Battles and Phantoms: Exploring Kentucky’s Most Haunted Town – Perryville

“On a hot October day in 1862, 20,000 Union troops and 16,000 Confederates clashed in the Battle of Perryville. It was one of the bloodiest battles of the Civil War. Thousands of soldiers were killed or wounded, leaving their bodies on the battlefield for days. It was a gruesome scene, so Perryville has a reputation as a haunted town.

Perryville is known as one of the most haunted little towns in America. I think it’s because so many of the residents, both those who’ve passed on from my childhood and those who still live today, have had an experience of some kind with that which they cannot explain. The battle in Perryville in 1862 was the Southern attempt to recruit and occupy Kentucky. There were 7,500 people killed, wounded or missing.

There is a mass grave at the Perryville battlefield site. It’s filled with 300 Confederate soldiers. They couldn’t afford the time and the ground to bury those men individually. As I understood it, many of them were buried in very shallow graves. A high percentage, in fact, maybe all of the homes that date back to the Civil War were used as a hospital or a staging ground for the young men left here wounded. So, it seems there are just a lot of spirits left in the town, associated with the ground on which they either convalesced or died.

We had this horrific battle fought in 1862, and there are stories from residents and visitors alike that they’ve seen ghosts or heard ghosts. Several townhomes have handwriting on the walls from soldiers who lay convalescing in the homes, maybe dying. It was typical for them to write their name, rank, and where they were from. Some drew pictures of a home, a horse, or a house or wrote messages to their mother. That is very common. Blood stains on the floors could make you relive what that time was like.

According to legend, Sam is a Confederate soldier who fought and died in Perryville. It is said by visitors and residents alike that you can see him sometimes a night, usually hot. He will walk out of the opera house, dressed in his full Confederate uniform, cross Merchant’s Row, and walk up the hill to the cemetery. One resident in town will tell you they had a conversation with Sam. He walked into their yard and said, ‘Hi, how are you? I’m fine. How are you tonight?’ It was during a commemoration. They talked to this gentleman, and she went in to get something for him to drink, and he was gone when she returned.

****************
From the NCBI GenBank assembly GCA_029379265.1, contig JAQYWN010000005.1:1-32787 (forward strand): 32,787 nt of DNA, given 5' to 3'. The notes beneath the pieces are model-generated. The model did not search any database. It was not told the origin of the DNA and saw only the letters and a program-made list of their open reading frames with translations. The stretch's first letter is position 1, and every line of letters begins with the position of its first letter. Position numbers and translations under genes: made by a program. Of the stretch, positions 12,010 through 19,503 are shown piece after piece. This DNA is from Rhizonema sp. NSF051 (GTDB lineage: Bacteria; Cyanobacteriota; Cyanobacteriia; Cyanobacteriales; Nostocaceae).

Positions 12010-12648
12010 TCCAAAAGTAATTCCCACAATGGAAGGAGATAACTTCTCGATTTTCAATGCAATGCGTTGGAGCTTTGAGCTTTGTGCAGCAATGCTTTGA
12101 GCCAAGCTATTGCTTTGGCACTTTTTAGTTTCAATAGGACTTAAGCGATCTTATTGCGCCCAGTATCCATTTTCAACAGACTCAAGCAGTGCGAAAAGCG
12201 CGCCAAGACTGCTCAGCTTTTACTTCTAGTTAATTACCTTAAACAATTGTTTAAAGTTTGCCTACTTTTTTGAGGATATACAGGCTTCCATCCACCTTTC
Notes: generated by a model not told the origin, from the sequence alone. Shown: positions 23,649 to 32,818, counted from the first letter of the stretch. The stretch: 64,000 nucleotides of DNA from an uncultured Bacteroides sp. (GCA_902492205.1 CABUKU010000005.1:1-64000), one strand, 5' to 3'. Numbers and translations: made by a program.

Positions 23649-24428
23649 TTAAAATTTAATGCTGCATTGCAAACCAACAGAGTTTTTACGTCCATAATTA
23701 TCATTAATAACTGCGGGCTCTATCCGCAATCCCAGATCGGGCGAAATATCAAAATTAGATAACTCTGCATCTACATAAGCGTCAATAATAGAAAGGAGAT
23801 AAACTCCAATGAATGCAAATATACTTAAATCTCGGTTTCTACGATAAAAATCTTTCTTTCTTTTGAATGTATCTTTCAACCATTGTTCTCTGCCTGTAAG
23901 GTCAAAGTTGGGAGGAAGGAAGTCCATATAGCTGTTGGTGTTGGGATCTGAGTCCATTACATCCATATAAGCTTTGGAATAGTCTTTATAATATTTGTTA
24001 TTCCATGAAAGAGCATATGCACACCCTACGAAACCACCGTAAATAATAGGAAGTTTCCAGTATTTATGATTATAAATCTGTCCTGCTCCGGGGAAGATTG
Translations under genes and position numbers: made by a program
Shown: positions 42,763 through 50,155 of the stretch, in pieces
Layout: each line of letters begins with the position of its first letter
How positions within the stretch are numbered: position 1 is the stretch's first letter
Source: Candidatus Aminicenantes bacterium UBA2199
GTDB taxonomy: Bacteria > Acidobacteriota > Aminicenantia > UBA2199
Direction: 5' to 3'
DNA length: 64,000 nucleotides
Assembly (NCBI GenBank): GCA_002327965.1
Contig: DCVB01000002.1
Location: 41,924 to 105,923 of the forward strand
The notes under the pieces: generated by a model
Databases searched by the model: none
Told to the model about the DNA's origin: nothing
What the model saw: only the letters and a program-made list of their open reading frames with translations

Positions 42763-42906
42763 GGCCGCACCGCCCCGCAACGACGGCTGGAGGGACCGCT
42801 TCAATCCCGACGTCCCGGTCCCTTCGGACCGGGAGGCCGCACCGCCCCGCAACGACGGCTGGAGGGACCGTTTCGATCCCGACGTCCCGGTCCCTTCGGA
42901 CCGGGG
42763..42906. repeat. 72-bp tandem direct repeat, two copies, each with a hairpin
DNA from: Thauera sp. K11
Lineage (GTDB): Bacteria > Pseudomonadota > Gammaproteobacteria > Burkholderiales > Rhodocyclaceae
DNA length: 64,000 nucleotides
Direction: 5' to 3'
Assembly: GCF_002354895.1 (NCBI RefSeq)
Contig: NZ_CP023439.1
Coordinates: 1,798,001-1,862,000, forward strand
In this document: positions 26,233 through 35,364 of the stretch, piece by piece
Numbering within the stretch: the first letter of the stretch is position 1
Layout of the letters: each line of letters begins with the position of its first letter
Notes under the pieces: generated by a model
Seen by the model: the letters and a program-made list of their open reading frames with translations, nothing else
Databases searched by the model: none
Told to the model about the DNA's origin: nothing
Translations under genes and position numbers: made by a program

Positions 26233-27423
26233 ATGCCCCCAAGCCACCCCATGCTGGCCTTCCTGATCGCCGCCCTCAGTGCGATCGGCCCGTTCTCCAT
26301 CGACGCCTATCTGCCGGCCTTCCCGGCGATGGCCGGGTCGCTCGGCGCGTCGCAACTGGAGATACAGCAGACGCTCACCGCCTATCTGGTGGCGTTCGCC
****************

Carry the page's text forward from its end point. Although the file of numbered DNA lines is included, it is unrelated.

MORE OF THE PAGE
One of the accounts told here in Perryville of haunting concerns our local beautician. They were sitting on the front porch of the HP Bottom House, which is actually on the battlefield grounds. She was with a friend, and they were enjoying the night when they saw a Confederate soldier. They could identify him by the color of his regalia. He walked out of the field, just in front of the home as it sits now, and did during the battle. He addressed them in a generic form and said, ‘Ladies, the lamp will give our position away.’ Then, he turned and walked back in the same direction from which he had come, materializing as he approached and dematerializing as he walked away.

In the Carrick Parks house, in front of the cave where the town was settled, there is said to be a young girl that lives in that house. When driving by or walking by, people have seen her appear in the window, and she looks down at them. She doesn’t wave; she doesn’t smile. She’s just standing there, looking out the window.

My ghost story from being raised here in Perryville takes me back to the age of 10. We were renting the Crawford House, which dates back to the Civil War era. It was, in fact, Braxton Bragg’s headquarters during the war. One Saturday afternoon, in the light of day, probably around two o’clock, I was watching cartoons, prostrate on the floor with my chin in my hands, when the spring-loaded door, maybe 30 inches wide, opened and suspended itself without relieving the tension in the spring whatsoever. I could hear it load because I’d opened it daily for the previous two years we lived there. I knew no one else was home, or at least I thought I did. I turned to look over my shoulder to see absolutely nothing there, but the door remained open. I didn’t wait to see it close. I ran out of the house to town to the business where my mother was working to tell her.

Learning history and what Perryville is all about, whether it’s the ghosts, the architecture, or the battle, is a beautiful experience. I think that’s what’s essential about the ghosts in this town. We have a wealth of history, and the hauntings are a part of that history. Our motto is, ‘Our history is our future.’ That’s what makes Perryville.”

Leave a Reply

Your email address will not be published. Required fields are marked *

This site uses Akismet to reduce spam. Learn how your comment data is processed.